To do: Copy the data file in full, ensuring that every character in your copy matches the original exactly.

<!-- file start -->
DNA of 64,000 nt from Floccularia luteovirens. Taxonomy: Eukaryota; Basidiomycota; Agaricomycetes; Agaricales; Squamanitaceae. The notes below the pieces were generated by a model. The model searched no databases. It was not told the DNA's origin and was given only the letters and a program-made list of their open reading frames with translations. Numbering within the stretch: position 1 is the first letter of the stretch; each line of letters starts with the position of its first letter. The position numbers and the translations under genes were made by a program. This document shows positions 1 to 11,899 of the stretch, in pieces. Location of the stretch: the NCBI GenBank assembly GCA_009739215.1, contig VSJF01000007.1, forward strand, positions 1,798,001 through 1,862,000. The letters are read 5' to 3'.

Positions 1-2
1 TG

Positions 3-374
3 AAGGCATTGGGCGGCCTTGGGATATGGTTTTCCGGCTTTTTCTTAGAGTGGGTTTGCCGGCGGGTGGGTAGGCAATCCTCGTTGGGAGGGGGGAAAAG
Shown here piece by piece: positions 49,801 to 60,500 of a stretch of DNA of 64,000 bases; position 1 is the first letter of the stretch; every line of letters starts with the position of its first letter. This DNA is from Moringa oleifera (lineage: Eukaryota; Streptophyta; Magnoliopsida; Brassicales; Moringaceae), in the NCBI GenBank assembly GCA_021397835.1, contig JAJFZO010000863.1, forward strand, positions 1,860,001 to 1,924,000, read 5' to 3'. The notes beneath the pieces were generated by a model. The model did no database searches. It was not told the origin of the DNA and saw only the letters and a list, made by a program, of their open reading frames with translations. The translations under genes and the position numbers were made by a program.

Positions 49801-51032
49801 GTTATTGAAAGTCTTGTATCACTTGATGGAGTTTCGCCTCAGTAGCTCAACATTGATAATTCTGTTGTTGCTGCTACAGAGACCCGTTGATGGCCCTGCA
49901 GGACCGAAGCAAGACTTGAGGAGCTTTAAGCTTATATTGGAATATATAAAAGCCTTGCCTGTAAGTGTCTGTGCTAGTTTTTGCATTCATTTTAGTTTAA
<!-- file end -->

DNA of 64,000 nt from Floccularia luteovirens. Taxonomy: Eukaryota; Basidiomycota; Agaricomycetes; Agaricales; Squamanitaceae. The notes below the pieces were generated by a model. The model searched no databases. It was not told the DNA's origin and was given only the letters and a program-made list of their open reading frames with translations. Numbering within the stretch: position 1 is the first letter of the stretch; each line of letters starts with the position of its first letter. The position numbers and the translations under genes were made by a program. This document shows positions 1 to 11,899 of the stretch, in pieces. Location of the stretch: the NCBI GenBank assembly GCA_009739215.1, contig VSJF01000007.1, forward strand, positions 1,798,001 through 1,862,000. The letters are read 5' to 3'.

Positions 1-2
1 TG

Positions 3-374
3 AAGGCATTGGGCGGCCTTGGGATATGGTTTTCCGGCTTTTTCTTAGAGTGGGTTTGCCGGCGGGTGGGTAGGCAATCCTCGTTGGGAGGGGGGAAAAG
Shown here piece by piece: positions 49,801 to 60,500 of a stretch of DNA of 64,000 bases; position 1 is the first letter of the stretch; every line of letters starts with the position of its first letter. This DNA is from Moringa oleifera (lineage: Eukaryota; Streptophyta; Magnoliopsida; Brassicales; Moringaceae), in the NCBI GenBank assembly GCA_021397835.1, contig JAJFZO010000863.1, forward strand, positions 1,860,001 to 1,924,000, read 5' to 3'. The notes beneath the pieces were generated by a model. The model did no database searches. It was not told the origin of the DNA and saw only the letters and a list, made by a program, of their open reading frames with translations. The translations under genes and the position numbers were made by a program.

Positions 49801-51032
49801 GTTATTGAAAGTCTTGTATCACTTGATGGAGTTTCGCCTCAGTAGCTCAACATTGATAATTCTGTTGTTGCTGCTACAGAGACCCGTTGATGGCCCTGCA
49901 GGACCGAAGCAAGACTTGAGGAGCTTTAAGCTTATATTGGAATATATAAAAGCCTTGCCTGTAAGTGTCTGTGCTAGTTTTTGCATTCATTTTAGTTTAA